Are White Americans’ poor mental health outcomes caused by Whiteness?
On Tuesday morning, the ACLU filed a lawsuit on behalf of three former detainees against the psychologists who collaborated with the Central Intelligence Agency (CIA) to oversee the torture program. According to the Intercept, psychologists James Mitchell and John “Bruce” Jessen and their employees collected over $85 million dollars for designing and implementing techniques, based off of the work of Martin Seligman, that combatted torture-resistance techniques by creating a state of “learned helplessness.” There is, however, no evidence that these techniques gleaned any useful intelligence.
Last Thursday, the FDA agreed to review a “digital pill,” combining a sensor with the antipsychotic Abilify, in order to track patients’ compliance with drug treatment. Patients taking the tracker pill would also wear a patch, which would receive information and relay it to a mobile device, according to a brief report by BioPharmaDIVE.
Participatory action approaches in bioethics research used to decrease coercion and seclusion in psychiatric treatment.
A new study in the journal PNAS explores whether brain scans are ineffective at identifying criminal intent in carefully designed situations.
Findings point to association between race and the mental health care experiences of African-American and White veterans.
From the Political Economy Research Centre: The Facebook/Cambridge Analytica revelations have exposed contemporary society's ubiquitous digital surveillance. Dominance is no longer exerted primarily through physical power but through...
Google has hired the former director of the National Institute of Mental Health (NIMH), Thomas Insel, with plans to create “a wearable sensor to measure mood, cognition and anxiety.” Gizmodo points out the problems with this idea:“One can easily imagine a message popping up on some poor desk jockey’s monitor: ‘You’re not in the right mood today. Please take a day of unpaid leave.’ Or, worse: ‘We’ve detected signs of mental instability, based on how you’ve been talking and sleeping. Please report to a doctor immediately.’”
The FDA approved the prescribing and sale of a new hi-tech compliance-monitoring “antipsychotic” drug this week. A new chapter in human darkness has descended — one that is applauded by the alliance of control addicts that made it happen.
Researchers develop a novel approach to mapping personal well-being networks for those diagnosed with severe mental illness (SMI) that incorporates social ties, connections to place, and meaningful activities.
Members of the U.S. Food and Drug Administration’s Psychiatry Products division go on the defensive in a new article, responding to concerns about the agency’s approval of digital aripiprazole.
In an opinion piece for care2, Katie Medlock discusses how “mental illness” awareness campaigns have shifted, dangerously, “and ended up insinuating that people with mental illness could turn on ‘us’ at any time and should be feared.”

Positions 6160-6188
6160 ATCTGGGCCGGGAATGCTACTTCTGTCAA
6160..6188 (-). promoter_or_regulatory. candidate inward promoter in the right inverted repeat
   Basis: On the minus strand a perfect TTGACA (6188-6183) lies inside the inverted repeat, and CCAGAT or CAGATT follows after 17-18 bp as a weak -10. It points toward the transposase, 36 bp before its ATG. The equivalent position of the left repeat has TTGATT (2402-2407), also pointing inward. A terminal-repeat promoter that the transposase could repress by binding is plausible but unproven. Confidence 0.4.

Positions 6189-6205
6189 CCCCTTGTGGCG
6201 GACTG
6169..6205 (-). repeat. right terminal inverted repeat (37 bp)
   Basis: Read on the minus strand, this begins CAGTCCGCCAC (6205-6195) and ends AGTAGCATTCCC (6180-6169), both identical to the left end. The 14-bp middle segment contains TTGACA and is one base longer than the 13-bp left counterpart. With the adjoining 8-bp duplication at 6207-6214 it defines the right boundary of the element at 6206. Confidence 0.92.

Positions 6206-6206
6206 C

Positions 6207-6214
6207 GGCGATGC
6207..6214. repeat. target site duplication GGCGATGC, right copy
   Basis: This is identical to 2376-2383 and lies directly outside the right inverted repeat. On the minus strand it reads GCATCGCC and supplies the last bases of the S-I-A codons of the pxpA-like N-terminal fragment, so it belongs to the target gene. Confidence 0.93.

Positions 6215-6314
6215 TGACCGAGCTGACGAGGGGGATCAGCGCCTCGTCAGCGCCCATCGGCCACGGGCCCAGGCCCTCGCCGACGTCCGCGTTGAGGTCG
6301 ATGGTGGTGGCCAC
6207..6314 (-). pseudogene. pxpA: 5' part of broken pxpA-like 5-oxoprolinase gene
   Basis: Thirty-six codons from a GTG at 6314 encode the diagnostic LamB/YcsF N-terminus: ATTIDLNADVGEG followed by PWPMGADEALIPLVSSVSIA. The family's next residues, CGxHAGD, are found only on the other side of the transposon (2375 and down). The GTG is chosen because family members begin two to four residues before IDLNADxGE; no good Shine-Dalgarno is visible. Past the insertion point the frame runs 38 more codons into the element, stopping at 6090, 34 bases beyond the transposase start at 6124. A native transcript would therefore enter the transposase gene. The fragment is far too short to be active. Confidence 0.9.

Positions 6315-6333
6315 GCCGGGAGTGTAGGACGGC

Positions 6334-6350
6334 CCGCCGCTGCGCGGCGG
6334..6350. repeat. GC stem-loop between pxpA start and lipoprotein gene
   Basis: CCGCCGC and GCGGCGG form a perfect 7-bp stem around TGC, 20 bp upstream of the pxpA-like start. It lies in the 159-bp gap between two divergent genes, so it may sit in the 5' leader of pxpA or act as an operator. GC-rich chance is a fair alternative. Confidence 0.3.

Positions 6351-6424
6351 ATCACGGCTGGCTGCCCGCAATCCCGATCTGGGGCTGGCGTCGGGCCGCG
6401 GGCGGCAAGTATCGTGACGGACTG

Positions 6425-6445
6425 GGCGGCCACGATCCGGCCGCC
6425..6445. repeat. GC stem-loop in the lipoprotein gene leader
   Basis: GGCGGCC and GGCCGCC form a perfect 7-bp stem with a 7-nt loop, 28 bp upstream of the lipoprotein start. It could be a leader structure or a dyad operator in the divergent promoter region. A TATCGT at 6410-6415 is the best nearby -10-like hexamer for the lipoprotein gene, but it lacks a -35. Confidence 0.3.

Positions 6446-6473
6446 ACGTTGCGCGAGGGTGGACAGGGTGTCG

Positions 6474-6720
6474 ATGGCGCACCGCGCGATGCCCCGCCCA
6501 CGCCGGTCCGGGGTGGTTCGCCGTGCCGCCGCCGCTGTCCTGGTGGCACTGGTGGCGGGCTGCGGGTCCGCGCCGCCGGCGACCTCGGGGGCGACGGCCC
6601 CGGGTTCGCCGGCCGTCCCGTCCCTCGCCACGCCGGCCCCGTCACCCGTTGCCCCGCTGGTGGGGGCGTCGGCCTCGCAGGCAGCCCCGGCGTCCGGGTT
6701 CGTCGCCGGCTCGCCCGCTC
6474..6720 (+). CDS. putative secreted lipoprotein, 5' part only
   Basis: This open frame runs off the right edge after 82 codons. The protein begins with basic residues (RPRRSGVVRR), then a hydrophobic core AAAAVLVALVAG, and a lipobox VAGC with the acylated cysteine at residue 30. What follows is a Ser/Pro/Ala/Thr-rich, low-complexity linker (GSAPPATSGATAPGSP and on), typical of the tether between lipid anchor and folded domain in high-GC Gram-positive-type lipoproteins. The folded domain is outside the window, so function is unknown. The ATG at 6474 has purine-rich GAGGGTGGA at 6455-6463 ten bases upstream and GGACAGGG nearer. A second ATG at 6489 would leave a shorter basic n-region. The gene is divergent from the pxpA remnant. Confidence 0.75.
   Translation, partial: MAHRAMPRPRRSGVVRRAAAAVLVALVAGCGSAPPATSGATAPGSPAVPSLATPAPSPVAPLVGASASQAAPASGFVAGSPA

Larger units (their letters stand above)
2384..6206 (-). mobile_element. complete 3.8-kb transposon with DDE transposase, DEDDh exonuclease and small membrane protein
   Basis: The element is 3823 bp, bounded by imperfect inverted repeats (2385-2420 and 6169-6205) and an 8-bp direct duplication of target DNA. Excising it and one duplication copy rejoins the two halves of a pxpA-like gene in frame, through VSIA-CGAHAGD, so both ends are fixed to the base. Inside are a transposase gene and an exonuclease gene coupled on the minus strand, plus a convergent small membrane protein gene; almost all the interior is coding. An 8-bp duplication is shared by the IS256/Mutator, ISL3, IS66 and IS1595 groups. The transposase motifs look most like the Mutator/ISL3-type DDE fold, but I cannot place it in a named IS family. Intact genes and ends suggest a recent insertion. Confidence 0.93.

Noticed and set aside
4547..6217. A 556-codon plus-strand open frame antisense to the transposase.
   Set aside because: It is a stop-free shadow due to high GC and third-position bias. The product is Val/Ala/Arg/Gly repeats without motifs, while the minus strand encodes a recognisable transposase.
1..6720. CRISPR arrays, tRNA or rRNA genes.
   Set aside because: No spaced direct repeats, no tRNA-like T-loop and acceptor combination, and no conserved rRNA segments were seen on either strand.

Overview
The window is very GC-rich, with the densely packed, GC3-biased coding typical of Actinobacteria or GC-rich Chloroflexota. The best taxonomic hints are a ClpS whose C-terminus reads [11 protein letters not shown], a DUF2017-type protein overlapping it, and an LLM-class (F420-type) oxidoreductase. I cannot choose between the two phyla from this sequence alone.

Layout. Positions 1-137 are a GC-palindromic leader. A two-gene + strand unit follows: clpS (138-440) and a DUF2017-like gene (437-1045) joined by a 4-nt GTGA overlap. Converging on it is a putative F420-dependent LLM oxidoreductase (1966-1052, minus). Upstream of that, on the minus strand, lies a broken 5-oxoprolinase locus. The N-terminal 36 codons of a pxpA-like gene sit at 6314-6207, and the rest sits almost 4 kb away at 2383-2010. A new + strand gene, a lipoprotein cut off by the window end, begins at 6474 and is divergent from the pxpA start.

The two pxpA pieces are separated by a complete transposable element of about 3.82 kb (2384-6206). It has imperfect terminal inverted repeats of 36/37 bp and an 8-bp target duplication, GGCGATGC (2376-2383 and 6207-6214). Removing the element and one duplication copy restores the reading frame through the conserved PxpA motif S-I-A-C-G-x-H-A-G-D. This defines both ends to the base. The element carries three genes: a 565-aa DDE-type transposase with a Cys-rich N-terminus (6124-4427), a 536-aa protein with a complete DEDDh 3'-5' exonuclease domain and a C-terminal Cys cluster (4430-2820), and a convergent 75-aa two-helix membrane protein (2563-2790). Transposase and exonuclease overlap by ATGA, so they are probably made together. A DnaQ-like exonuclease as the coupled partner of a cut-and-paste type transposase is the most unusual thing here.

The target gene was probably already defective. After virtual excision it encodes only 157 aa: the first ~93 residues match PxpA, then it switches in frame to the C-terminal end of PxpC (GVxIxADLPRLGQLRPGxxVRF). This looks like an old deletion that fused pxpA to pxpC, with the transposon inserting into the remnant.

In this piece for The Atlantic, Chris Millard discusses how increased medical, psychiatric, and psychoanalytic scrutiny of motherhood in the 20th century set the stage...
In The Opinion Pages of the New York Times, Matthew Epperson discusses the devastating results of police acting as the primary responders to mental health crises. “If we are to prevent future tragedies, then we should be ready to invest in a more responsive mental-health system and relieve the police of the burden of being the primary, and often sole, responders.”
The use of machine learning algorithms (known as artificial intelligence) in the medical field raises a slew of ethical concerns.
Facebook altered the news feeds of 689,003 users as part of a massive experiment in "emotional contagion," according to a study published in the...
New meta-analysis of smartphone based interventions demonstrates small-to-moderate effect.
A study published in the journal Computers in Human Behavior found that addictions to mobile devices are linked to anxiety and depression in college students....
Legislation is being advanced that would speed up the FDA’s approval process for new drugs and medical devices, according to a report by the Pacific Standard. Pharmaceutical and medical device companies have been lobbying heavily to reduce regulations and are winning over bipartisan support by attaching these measures to increased mental health funding.
-The director of the Office for Civil Rights discusses the latest wave of data breaches of American citizens' health information.
Peter Holley reports for the Washington Post that a powerfuland highly addictive amphetamine drug known as fenethylline or Captagon is being used to fuel ISIS fighters in Syria and Iraq. “Captagon has been around in the West since the 1960s, when it was given to people suffering from hyperactivity, narcolepsy, and depression.”
“The federal privacy law known as HIPAA doesn’t cover home paternity tests, fitness trackers, or health apps. When a Florida woman complained after seeing...
-"I knew my psychiatric practice was forever changed the day a patient arrived with a manila folder stuffed with printouts and announced that it contained the contents of a Google search that he had done on me."
For The Boston Globe, Michael Rezendes writes about the dehumanizing conditions for mental health patients and the Bridgewater State Hospital. While previous exposés have...